Figure 1. (a) Identification of ‘Types 1-9’ by genes (yellow) immediately flanking the Type-specific rrn operons marked in respective colours. ‘Types 1,3,4’ have double rrn operons in some strains. (b) Alignment for ‘Type 1’ showing two lineages: (i) three 630 (ribotype 12) passages and (ii) ribotype 027 strains G46R2, BI1, CD196, 2007855 and R20291. The % SNPs is stated under identity and the number of deletions for each gene region in parentheses. Abbreviations: sigB, RNA polymerase sigma-37 B factor; smb, putative small-molecule-binding protein; tnf, putative glycosyl transferase; pycA, pyruvate carboxylase; cwlD, germination-specific N-acetylmuramoyl-L-alanine amidase, Autolysin; aspC, aspartate aminotransferase; nrdG, anaerobic ribonucleoside-triphosphate reductase-activating protein; CHP00159, conserved hypothetical protein; ATPase, putative K/Mg/Cd/Cu/Zn/Na/Ca/Na/H-transporting P-type ATPase; DedA, putative membrane protein; mgeN, putative mannosyl-glycoprotein endo-beta-N-acetylglucosamidase; aaa_cwp16, putative N-acetylmuramoyl-L-alanine amidase,autolysin; C60B, putative peptidase C60B, sortase B; PSD, putative polysaccharide deacetylase; ABC, ABC-type transport system, sugar-family ATP-binding protein; sirC, precorrin-2 dehydrogenase; speA, putative arginine decarboxylase; lysS, lysyl-tRNA synthetase (Lysine--tRNA ligase).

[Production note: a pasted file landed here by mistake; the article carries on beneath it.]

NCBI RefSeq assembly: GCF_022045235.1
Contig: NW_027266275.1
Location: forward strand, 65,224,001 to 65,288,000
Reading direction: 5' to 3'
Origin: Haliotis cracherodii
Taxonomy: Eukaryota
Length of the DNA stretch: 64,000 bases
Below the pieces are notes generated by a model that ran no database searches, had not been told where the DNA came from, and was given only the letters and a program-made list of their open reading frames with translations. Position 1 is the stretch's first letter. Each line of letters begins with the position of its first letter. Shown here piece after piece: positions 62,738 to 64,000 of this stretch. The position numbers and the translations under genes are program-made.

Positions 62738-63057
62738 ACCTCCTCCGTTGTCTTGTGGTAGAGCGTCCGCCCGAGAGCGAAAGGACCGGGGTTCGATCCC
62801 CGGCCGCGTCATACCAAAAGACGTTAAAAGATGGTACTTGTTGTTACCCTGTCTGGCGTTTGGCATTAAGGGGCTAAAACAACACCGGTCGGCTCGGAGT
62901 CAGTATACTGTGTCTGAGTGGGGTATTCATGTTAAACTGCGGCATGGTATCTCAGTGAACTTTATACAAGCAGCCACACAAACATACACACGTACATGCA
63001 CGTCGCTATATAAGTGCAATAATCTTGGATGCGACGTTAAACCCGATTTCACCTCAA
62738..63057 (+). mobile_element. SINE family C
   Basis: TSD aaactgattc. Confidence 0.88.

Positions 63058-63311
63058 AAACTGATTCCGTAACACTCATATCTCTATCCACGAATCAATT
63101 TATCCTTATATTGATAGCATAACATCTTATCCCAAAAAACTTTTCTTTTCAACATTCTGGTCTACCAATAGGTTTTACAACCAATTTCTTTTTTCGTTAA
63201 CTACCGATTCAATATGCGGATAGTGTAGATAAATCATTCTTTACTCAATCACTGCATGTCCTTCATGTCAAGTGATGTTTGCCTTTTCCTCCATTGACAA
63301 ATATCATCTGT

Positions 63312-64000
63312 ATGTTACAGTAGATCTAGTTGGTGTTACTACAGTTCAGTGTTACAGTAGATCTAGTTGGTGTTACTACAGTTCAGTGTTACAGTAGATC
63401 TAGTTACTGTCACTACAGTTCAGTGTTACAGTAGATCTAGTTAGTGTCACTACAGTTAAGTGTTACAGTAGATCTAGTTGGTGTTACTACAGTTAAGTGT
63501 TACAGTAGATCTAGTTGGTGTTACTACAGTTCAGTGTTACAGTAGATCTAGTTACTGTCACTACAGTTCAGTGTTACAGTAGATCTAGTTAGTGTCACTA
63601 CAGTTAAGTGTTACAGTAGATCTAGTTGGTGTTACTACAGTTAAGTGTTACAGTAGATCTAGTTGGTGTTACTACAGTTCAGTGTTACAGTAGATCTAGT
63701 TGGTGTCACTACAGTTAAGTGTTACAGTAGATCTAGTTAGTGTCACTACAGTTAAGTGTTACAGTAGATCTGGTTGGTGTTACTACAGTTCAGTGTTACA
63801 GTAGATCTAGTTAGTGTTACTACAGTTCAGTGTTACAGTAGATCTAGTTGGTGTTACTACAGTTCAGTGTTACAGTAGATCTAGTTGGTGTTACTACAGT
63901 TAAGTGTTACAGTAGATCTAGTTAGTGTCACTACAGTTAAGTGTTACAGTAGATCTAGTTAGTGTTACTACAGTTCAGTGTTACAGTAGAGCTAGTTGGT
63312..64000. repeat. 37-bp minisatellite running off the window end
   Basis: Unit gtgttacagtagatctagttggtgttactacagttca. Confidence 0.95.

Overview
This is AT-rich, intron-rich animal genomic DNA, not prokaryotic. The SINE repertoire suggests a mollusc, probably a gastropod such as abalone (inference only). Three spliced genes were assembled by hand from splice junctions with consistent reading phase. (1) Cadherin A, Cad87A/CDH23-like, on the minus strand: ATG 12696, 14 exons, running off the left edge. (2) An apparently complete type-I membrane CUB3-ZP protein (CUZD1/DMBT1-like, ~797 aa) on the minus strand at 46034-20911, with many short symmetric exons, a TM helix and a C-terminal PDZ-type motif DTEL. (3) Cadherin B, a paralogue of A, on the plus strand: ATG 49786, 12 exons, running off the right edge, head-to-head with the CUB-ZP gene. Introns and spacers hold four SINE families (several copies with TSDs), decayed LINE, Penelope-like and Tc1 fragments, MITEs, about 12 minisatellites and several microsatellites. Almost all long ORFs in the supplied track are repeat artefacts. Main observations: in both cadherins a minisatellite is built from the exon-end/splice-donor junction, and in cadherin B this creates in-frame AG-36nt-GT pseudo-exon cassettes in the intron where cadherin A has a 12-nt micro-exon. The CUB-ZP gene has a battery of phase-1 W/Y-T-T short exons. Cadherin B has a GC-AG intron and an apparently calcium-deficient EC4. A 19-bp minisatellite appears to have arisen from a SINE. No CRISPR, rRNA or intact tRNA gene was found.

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Many ribotyping schemes have been used and reported for C. difficile1 and there is increasing interest in standardisation of methodology with a recent Internationally-Standardised, High-Resolution Capillary Gel-Based Electrophoresis PCR-Ribotyping Protocol providing the technical basis5. However, this protocol does not address the fundamental underlying issue of how the prediction of the systematic similarities and differences in operons can be treated in this way for typing bacterial strains6. The purpose of this short note is to demonstrate how the analysis of rrn Types can be standardised, with simplicity, to provide more reliable typing information, just by including the flanking genes of each rrn operon. By including this information a surprising amount of detail can be obtained regarding the insertion of whole operons between strains7.